Wyoming, the Land of…Land

The Grand Tetons in northwestern Wyoming

We’re just back from a glorious trip to to northwestern Wyoming, and a curious change has come over us.

The stretching landscapes, gentle and rugged at the same time, were so breathtaking, the air and water so clean, the people we met so connected to the land around them, that for one of only a scant few times in the past seven years of G-Dubya Disaster, we feel truly proud to be Americans.

While environmental issues are a regular topic of discussion in our house, we hadn’t intended to think much about politics on this trip: we were simply celebrating our 9th anniversary. Turns out they don’t give you a medal in Los Angeles for being married this long, but it will earn you a few stares, as if you’re unusual animals. We thought, then, it would be fitting to honor this passage by going to in search of some unusual animals.

We stopped over in Denver, as that city prepared for this week’s DNC; starry-eyed volunteers were stationed at the airport, ready to help those just arriving for the festivities. Obama, often accused of being too inexperienced to lead, would within 24 hours make the announcement that six-term Delaware senator Joe Biden, respected on both sides of the aisle, would be his running mate. By the time we were halfway through with our trip, local news was reporting that a healthy chunk of redder-than-red Wyoming voter sympathies were, for the first time since the mid-1960s, purpling when faced with the prospect of President McCain. (Anyone willing to bet on a Wyoming majority for Obama, though, is a terrible gambler.)

Meanwhile, at Jackson Hole‘s small airport, Air Force Two and a handful of military helicopters were parked, having delivered almost-native son Dick Cheney for a visit to his home at the nearby golf resort, Teton Pines. The locals we met had this to say about the Vice President being once again in their midst: the only thing more hotly contested by Wyomans than using riverfront land to build private golf courses for the wealthy is the fact that Cheney’s security helicopters, when on the move, scare away the very wildlife that locals treasure/hunt down for sport and that millions of tourists a year come to see.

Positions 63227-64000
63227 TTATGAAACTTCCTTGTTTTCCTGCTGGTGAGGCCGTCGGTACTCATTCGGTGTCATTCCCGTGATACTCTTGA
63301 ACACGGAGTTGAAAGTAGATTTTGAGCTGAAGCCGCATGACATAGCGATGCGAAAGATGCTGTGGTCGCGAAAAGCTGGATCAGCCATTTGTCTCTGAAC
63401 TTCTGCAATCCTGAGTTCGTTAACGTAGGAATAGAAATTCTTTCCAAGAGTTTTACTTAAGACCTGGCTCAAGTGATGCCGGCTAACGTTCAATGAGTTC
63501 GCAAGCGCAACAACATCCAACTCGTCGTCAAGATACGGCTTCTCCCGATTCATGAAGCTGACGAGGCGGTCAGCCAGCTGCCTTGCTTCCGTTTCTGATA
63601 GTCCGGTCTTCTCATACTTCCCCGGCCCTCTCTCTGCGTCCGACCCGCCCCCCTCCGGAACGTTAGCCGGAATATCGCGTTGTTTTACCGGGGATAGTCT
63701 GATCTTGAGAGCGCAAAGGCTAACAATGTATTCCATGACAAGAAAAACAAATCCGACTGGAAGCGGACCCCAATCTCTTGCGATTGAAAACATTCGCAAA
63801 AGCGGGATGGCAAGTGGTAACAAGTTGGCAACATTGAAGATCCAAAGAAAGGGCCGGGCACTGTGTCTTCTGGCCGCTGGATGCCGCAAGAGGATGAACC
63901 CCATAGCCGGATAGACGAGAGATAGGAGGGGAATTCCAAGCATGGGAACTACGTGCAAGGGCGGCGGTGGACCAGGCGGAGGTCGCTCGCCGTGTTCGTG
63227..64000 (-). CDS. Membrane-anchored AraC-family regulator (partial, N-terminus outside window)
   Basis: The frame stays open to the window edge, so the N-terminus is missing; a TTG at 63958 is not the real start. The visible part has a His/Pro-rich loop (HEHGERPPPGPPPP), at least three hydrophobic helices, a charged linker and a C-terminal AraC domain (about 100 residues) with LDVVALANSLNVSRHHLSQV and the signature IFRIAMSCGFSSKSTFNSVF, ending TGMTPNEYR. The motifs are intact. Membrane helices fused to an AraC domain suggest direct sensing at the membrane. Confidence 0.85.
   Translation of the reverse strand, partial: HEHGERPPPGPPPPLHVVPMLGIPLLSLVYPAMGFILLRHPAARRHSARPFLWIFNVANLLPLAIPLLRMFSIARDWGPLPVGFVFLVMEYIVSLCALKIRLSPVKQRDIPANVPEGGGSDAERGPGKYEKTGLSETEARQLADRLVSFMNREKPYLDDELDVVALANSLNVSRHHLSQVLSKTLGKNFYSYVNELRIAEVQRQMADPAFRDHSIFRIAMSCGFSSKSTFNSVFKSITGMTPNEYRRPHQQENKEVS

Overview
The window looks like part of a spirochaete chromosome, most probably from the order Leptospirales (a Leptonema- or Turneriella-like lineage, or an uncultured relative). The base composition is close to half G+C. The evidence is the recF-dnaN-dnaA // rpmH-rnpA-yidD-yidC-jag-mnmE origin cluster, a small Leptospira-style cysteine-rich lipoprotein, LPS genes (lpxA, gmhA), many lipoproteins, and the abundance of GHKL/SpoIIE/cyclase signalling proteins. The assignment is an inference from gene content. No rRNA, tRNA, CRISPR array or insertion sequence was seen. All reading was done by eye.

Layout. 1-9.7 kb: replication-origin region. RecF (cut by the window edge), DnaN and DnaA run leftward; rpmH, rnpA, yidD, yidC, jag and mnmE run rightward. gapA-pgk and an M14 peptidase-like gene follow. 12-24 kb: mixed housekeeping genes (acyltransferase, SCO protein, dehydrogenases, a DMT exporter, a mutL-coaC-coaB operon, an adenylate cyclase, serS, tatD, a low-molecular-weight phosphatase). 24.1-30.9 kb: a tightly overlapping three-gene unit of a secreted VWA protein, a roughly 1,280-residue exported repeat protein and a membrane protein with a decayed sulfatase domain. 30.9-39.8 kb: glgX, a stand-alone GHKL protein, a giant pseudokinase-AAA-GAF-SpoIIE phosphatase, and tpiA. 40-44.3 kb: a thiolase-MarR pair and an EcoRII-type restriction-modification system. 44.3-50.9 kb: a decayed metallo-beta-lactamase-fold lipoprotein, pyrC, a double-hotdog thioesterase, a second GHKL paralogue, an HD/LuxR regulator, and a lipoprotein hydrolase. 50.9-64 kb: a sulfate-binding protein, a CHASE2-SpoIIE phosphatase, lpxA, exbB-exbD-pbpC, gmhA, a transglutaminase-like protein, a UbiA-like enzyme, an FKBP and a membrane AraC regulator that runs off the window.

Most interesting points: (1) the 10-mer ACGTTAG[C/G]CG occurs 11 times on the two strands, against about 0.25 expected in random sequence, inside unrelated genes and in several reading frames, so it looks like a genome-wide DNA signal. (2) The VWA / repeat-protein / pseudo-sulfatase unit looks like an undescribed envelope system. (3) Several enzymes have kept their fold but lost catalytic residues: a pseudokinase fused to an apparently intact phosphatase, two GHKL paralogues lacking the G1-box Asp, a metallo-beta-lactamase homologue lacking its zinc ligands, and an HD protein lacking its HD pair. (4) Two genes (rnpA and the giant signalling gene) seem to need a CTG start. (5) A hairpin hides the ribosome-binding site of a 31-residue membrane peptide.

One imagines that the animals scatter like, say…birdshot on a turkey shoot.

In general, though, Grand Teton and Yellowstone Parks are revered and protected places.

You’re all but guaranteed sightings of bison, moose, tule elk, beavers, eagles, ospreys, geese, ducks, and even a fox or two. Sulfurous steam and vibrantly-colored mineral water bubble up from deep within the Earth. Vast lakes stretch across verdant floodplains, and sawtooth-jagged peaks tower over soft waves of hills. Thick, emerald marshes provide quiet shelter, and sparkling rivers wend willfully past alders, willows, spruce, and lodge pine. Layers of clouds, some days big and fluffy, others brushed wispy by wind, stretch across ancient flat valleys carved out by glaciers.

Most real estate development still hovers on the fringes of these valleys, and people here prize the premium of open space.

So, yes, it’s true that funding for national parks is down and that golf courses (only usable in this area for three months a year) are still being carved out of the plains. But in this corner of Wyoming, American values also extend to preserving and protecting what has always made this land special.


More to come…


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